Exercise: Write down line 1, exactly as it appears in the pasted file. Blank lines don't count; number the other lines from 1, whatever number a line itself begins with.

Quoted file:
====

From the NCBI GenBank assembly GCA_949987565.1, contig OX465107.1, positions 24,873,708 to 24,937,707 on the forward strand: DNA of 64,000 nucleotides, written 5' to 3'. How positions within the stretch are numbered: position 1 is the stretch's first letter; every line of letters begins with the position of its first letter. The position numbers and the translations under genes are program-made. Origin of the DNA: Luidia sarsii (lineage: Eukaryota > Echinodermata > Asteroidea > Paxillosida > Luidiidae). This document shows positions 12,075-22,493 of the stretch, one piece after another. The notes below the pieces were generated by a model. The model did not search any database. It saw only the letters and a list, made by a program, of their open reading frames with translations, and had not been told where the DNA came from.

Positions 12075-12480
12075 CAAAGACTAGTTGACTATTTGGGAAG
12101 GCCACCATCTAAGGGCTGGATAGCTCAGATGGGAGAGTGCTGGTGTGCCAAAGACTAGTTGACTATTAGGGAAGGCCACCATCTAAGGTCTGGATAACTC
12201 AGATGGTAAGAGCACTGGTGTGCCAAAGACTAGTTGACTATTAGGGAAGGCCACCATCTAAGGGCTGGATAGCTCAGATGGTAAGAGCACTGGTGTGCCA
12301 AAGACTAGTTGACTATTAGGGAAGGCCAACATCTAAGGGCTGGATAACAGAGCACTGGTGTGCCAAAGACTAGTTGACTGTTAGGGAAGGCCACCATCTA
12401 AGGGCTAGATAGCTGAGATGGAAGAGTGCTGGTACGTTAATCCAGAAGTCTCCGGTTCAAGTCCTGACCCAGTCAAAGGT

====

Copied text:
From the NCBI GenBank assembly GCA_949987565.1, contig OX465107.1, positions 24,873,708 to 24,937,707 on the forward strand: DNA of 64,000 nucleotides, written 5' to 3'. How positions within the stretch are numbered: position 1 is the stretch's first letter; every line of letters begins with the position of its first letter. The position numbers and the translations under genes are program-made. Origin of the DNA: Luidia sarsii (lineage: Eukaryota > Echinodermata > Asteroidea > Paxillosida > Luidiidae). This document shows positions 12,075-22,493 of the stretch, one piece after another. The notes below the pieces were generated by a model. The model did not search any database. It saw only the letters and a list, made by a program, of their open reading frames with translations, and had not been told where the DNA came from.